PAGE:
To maximize adherence, the predictability of the patient’s schedule, whether fasting or twice daily dosing can be accomplished easily, may also weigh into decision-making.


Is cost typically a major issue for patients you encounter? How do you advise patients about managing the long-term costs of TKI therapy?


Financial toxicity may be an important consideration in the management of CML. A survey by the Cancer Support Community and the Leukemia and Lymphoma Society found that nearly half of patients with CML spend at least $100 monthly, a quarter spend more than $250, and 15% spend more than $500.6

Although generic imatinib has entered the market and resulted in price cuts, out-of-pocket expenses still can be formidable, especially for patients on Medicare who may not qualify for pharmaceutical company support. In my practice every patient with CML meets with our social support team to discuss the costs of their medications. This may be particularly important for patients with “good insurance,” who may not realize that they qualify for industry sponsored programs.

I also revisit the issue of out-of-pocket expenses when patients achieve deep molecular responses — as a possible reason to consider TKI discontinuation or to consider switching to lower-cost generic imatinib for long-term maintenance.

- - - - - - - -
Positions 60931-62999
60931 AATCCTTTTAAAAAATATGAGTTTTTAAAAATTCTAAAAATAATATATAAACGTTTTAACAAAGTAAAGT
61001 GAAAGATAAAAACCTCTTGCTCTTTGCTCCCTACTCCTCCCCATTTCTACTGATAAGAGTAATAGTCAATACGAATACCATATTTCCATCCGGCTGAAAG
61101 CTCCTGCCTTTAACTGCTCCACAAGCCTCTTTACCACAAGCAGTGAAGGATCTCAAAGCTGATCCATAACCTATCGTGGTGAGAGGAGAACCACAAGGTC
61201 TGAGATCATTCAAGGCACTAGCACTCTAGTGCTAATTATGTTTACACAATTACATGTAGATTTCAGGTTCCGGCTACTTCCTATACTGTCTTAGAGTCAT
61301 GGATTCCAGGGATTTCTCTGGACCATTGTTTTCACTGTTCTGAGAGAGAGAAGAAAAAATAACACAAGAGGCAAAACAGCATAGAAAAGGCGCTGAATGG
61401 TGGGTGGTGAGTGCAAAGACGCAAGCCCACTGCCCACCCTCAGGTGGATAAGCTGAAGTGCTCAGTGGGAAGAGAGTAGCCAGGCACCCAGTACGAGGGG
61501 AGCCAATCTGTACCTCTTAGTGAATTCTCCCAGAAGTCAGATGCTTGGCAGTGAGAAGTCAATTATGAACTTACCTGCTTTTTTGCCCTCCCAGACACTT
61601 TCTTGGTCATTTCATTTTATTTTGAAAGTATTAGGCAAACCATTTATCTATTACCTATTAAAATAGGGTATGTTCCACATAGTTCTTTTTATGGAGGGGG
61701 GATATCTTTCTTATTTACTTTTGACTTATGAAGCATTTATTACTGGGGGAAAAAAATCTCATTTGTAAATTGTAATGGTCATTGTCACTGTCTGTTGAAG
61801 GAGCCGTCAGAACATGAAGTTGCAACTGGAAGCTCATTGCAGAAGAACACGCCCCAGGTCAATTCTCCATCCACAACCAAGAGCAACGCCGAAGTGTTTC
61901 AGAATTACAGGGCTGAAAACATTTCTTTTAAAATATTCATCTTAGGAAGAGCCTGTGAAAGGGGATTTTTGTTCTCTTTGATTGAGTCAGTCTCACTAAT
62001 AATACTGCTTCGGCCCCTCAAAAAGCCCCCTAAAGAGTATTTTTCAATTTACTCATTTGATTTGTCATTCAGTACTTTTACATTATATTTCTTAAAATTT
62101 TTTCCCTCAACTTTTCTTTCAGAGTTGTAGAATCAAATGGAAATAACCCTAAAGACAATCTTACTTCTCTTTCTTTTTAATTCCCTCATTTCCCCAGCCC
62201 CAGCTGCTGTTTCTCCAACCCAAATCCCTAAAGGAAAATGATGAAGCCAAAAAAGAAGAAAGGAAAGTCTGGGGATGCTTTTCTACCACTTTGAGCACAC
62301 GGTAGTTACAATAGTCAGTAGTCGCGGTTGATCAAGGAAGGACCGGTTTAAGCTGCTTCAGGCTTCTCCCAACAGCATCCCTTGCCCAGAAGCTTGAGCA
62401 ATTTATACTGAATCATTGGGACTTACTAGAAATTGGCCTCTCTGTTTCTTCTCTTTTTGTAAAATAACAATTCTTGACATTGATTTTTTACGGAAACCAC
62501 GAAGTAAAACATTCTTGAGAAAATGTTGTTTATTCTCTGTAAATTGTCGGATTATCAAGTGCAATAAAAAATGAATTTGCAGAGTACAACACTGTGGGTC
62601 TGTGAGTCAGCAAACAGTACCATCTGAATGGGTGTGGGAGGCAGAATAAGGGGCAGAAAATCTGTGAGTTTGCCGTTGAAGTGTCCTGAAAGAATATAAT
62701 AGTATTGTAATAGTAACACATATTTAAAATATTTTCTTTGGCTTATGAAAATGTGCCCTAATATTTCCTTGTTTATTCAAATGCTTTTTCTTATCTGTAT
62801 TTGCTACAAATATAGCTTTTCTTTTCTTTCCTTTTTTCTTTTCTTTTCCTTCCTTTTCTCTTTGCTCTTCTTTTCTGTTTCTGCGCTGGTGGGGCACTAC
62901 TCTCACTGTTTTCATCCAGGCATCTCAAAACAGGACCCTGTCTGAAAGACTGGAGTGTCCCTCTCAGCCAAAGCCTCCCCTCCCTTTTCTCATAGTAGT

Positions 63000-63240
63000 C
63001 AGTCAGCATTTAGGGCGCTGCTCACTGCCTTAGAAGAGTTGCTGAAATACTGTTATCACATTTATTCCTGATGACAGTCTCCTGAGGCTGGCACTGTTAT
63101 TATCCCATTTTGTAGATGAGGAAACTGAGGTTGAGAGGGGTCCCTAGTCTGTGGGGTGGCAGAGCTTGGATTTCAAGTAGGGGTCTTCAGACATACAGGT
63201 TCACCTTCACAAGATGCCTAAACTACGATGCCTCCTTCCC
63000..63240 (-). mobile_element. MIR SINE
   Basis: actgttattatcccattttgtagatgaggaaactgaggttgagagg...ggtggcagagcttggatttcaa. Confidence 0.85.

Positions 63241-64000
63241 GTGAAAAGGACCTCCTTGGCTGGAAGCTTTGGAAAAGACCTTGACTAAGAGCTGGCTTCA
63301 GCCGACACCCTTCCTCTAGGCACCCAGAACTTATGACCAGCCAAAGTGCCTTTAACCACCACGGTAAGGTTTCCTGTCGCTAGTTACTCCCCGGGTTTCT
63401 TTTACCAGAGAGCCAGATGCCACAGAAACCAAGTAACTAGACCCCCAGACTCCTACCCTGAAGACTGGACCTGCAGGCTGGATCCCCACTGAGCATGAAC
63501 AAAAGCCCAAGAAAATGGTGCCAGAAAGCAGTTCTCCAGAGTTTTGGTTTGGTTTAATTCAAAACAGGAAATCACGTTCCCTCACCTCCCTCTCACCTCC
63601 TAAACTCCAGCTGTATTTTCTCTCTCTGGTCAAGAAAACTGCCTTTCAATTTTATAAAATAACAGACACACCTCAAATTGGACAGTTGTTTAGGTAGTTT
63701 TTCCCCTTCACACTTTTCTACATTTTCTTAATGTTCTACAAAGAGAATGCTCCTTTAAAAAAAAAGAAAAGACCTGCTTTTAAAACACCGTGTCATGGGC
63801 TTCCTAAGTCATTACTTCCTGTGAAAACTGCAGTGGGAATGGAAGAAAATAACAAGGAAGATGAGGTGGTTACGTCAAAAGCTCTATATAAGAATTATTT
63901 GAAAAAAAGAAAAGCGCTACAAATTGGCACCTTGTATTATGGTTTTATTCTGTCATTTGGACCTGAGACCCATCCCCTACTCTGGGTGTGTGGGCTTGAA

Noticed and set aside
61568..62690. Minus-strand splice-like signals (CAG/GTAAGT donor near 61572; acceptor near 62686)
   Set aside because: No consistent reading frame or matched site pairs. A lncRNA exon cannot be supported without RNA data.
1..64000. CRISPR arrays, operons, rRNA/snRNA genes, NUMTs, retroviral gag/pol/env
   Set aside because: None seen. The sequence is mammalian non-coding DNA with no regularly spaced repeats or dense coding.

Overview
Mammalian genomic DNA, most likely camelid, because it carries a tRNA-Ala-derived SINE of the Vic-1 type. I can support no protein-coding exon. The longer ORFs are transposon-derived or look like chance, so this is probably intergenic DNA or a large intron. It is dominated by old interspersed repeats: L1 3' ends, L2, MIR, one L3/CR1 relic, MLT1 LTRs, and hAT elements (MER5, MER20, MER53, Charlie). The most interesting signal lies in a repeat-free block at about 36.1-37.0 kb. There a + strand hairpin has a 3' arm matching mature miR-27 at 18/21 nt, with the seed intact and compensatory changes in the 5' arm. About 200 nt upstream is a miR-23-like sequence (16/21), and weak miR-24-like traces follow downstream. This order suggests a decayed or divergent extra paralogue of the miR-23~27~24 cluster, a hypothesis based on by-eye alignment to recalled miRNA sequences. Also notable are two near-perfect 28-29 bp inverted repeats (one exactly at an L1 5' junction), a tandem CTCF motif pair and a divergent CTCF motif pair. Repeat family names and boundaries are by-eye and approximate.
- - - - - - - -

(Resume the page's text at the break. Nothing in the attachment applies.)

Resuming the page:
If patients develop resistance or intolerance to multiple TKIs, what other treatment strategies do you use?


The availability of multiple TKI agents as salvage strategies makes it incumbent on physicians to monitor patients with CML appropriately. The NCCN guidelines recommend quarterly polymerase chain reaction (PCR) testing for the first year and for at least 2 years after a molecular response has been achieved; thereafter monitoring may be less frequent. Patients who fail to meet the time-based milestones, or show evidence of a rising PCR, need to be assessed and considered for alternative treatments.

Poor adherence to TKI therapy is the major cause of failure to meet response milestones or loss of cytogenetic response.7 A potential tip-off of lack of adherence is a rapid rise in PCR values, as resistance frequently results in a more protracted pattern. Before launching into expensive molecular evaluations or changing TKIs, it is imperative to have frank discussions with patients who are not achieving optimal responses.